Witchrose Aug 5th, 2016 13:18 PM

I made all my bottles every morning and then stuck them in the refrigerator until it was time for a feed. I knew that was a controversial method now, but after reading up on it, I felt comfortable doing it that way. I think it's important to remember that no one, not even experts, ever agree on anything, so ultimately you just have to use your own judgement. Odds are, if you use basic common sense and hygiene (as Mind Utopia mentioned about such things such as making sure refrigerator is very clean, no raw meat nearby, etc) that no matter which method you use to make the bottles, your baby will be just fine.

OnErth&InHvn Aug 5th, 2016 13:30 PM

Id make them and keep in fridge, then heat. OR use the room temp formula.

Fruitmash Aug 5th, 2016 13:46 PM

Have you considered buying a perfect prep machine? It's expensive but I've only heard good things about them. Makes a perfect bottle in 2 minutes! I got one on sale ready for this little one's arrival

Nibblenic Aug 7th, 2016 07:50 AM

We are now using prefect prep.
But before that we were making in advance, rapid cooling, storing in fridge and warming on demand. My Lo is on prescription milk and this is how they do it on ward at the hospital, yes its ina sterile room with someone who looks like theyre on breaking bad, bu you get the idea

csto Aug 11th, 2016 14:04 PM

Boiling and cooling water is only necessary if your water comes from a questionable source. (Like a well)

Typically, I use tap water in a formula pitcher (the Dr. Brown's one from amazon) and mix up a full days worth of formula all at once. Then just store it in the fridge and pour into bottles as needed. Mixed formula is good for up to 24 hours if stored in the fridge. We never heated the bottles, my son doesn't mind cold formula.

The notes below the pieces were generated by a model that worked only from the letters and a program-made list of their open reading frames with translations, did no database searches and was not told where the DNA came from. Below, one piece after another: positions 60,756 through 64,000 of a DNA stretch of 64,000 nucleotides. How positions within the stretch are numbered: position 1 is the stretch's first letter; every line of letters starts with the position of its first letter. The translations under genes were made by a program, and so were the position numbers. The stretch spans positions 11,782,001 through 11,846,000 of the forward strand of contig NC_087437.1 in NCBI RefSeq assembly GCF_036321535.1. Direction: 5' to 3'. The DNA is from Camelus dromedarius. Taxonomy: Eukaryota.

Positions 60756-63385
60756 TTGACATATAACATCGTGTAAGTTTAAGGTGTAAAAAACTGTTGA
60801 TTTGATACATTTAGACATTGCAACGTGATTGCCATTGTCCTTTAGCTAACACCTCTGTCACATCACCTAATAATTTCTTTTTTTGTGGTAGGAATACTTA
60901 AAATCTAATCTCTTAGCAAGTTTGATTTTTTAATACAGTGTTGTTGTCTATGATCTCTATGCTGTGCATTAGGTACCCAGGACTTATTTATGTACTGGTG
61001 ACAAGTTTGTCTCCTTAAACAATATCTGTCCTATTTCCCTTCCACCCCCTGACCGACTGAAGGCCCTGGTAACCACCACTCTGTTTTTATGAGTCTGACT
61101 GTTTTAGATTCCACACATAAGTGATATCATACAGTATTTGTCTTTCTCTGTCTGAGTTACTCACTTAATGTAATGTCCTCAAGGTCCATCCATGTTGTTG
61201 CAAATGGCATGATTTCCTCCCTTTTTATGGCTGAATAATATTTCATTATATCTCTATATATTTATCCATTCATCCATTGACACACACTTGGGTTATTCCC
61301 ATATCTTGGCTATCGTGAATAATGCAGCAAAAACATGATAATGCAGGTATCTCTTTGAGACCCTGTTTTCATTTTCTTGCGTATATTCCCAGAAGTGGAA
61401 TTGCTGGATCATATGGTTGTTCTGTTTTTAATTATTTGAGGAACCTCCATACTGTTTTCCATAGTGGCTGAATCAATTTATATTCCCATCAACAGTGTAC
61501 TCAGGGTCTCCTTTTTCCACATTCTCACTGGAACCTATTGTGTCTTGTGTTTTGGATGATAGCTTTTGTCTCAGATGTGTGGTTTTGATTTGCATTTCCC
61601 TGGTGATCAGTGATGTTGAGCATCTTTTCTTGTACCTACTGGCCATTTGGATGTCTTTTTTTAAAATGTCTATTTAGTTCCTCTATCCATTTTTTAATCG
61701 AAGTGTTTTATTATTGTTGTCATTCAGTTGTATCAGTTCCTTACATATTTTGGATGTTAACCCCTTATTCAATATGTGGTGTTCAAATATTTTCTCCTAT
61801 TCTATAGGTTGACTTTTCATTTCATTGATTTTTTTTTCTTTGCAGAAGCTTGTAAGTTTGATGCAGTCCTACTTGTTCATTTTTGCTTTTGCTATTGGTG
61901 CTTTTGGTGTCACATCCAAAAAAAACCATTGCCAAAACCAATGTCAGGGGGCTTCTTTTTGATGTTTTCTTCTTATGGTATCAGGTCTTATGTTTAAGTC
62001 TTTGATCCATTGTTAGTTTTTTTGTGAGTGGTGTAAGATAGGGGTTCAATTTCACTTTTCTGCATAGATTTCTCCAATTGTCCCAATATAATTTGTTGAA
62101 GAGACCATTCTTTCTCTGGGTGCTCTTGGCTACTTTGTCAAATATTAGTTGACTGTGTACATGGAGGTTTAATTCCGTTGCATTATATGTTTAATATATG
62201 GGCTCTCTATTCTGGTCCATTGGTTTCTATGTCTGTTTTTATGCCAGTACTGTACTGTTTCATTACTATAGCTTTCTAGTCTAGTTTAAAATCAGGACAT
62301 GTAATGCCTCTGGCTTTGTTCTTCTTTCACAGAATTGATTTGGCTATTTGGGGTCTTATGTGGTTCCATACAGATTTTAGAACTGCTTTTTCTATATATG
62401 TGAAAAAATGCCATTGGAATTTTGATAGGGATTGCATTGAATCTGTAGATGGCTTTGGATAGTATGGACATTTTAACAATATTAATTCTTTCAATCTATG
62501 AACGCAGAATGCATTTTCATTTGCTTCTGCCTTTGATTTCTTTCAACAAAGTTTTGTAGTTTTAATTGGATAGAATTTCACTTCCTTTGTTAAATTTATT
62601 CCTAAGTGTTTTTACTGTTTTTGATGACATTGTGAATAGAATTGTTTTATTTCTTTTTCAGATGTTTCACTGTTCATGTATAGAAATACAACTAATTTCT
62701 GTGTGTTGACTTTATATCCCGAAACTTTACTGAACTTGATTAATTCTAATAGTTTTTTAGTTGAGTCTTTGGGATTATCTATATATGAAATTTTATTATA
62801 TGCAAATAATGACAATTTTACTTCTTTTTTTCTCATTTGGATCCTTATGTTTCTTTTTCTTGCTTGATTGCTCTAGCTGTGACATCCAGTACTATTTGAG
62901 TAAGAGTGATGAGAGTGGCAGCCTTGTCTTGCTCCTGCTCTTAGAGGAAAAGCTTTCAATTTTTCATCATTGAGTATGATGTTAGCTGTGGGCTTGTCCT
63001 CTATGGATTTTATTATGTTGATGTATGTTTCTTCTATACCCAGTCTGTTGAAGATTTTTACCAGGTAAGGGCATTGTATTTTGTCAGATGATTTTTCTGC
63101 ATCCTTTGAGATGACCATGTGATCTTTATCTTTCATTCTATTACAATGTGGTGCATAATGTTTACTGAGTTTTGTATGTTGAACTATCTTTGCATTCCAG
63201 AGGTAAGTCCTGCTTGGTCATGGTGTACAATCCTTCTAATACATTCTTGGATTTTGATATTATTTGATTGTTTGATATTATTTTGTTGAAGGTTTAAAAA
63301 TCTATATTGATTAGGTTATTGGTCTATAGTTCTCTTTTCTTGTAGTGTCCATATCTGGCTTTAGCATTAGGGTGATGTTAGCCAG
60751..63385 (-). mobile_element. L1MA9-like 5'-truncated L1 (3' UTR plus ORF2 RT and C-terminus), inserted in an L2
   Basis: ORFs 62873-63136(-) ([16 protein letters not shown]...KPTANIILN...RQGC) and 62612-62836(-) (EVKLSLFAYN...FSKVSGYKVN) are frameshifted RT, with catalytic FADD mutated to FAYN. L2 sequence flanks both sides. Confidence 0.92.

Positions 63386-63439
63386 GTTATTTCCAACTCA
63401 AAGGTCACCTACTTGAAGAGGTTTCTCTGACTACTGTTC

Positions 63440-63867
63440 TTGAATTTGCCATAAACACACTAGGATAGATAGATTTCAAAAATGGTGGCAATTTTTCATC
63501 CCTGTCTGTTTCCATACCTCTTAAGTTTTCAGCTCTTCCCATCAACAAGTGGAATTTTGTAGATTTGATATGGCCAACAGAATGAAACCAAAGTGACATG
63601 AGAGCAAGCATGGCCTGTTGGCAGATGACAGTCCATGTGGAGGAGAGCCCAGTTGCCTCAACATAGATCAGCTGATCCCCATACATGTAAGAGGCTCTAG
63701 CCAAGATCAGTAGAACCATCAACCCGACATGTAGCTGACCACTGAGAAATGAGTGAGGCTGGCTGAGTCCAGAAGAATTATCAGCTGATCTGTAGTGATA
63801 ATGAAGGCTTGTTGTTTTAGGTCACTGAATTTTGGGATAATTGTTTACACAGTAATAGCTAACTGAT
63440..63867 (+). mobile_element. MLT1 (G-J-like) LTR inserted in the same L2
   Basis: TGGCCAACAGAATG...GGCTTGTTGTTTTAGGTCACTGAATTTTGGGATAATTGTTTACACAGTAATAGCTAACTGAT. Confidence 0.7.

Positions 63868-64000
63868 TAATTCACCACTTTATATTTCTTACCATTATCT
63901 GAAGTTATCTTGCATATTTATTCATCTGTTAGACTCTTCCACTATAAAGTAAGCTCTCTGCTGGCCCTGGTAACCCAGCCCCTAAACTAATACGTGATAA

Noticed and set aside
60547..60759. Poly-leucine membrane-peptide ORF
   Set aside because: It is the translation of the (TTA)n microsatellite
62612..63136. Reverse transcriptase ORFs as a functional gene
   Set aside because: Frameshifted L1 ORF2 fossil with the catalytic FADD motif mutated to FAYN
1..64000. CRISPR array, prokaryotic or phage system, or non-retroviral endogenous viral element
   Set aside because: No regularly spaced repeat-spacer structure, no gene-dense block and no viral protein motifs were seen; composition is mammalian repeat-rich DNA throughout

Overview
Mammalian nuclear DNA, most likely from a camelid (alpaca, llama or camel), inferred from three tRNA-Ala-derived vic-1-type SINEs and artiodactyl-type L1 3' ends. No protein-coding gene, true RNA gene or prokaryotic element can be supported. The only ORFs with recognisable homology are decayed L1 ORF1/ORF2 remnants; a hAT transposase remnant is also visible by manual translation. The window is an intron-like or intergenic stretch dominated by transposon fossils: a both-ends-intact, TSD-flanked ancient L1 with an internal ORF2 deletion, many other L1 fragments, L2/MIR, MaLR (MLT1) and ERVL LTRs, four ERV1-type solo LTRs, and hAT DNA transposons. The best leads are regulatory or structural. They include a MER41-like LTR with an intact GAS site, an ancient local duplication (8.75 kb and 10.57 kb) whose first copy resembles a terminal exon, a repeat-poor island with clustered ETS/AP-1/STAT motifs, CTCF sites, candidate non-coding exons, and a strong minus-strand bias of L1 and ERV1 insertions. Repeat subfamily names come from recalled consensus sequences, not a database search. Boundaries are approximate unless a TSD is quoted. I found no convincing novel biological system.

sayshaa Aug 14th, 2016 12:52 PM

Quote:

Originally Posted by csto (Post 37636435)
Boiling and cooling water is only necessary if your water comes from a questionable source. (Like a well)

Typically, I use tap water in a formula pitcher (the Dr. Brown's one from amazon) and mix up a full days worth of formula all at once. Then just store it in the fridge and pour into bottles as needed. Mixed formula is good for up to 24 hours if stored in the fridge. We never heated the bottles, my son doesn't mind cold formula.

Do you mean you add cold water to formula powder? Boiling water before adding to formula powder has nothing to do with where the water comes from. It's to kill bacteria that can be present in formula powder, which cannot be properly achieved by using water below 70 degrees.

While that method may work for you and hasn't made your baby ill, that's not to say that somebody (including yourself) who follows this method may not buy formula that has been contaminated. There's no way of knowing if the formula is contaminated or not.

broodymrs Aug 14th, 2016 13:12 PM

We had a perfect prep and it was great. You can get them fairly cheap on eBay, swap and sell etc now.

minties Aug 15th, 2016 01:31 AM

I wouldn't ever make formula in advance, my daughter went onto it at 11 months and at her her age I wouldn't risk it let alone with a very small baby.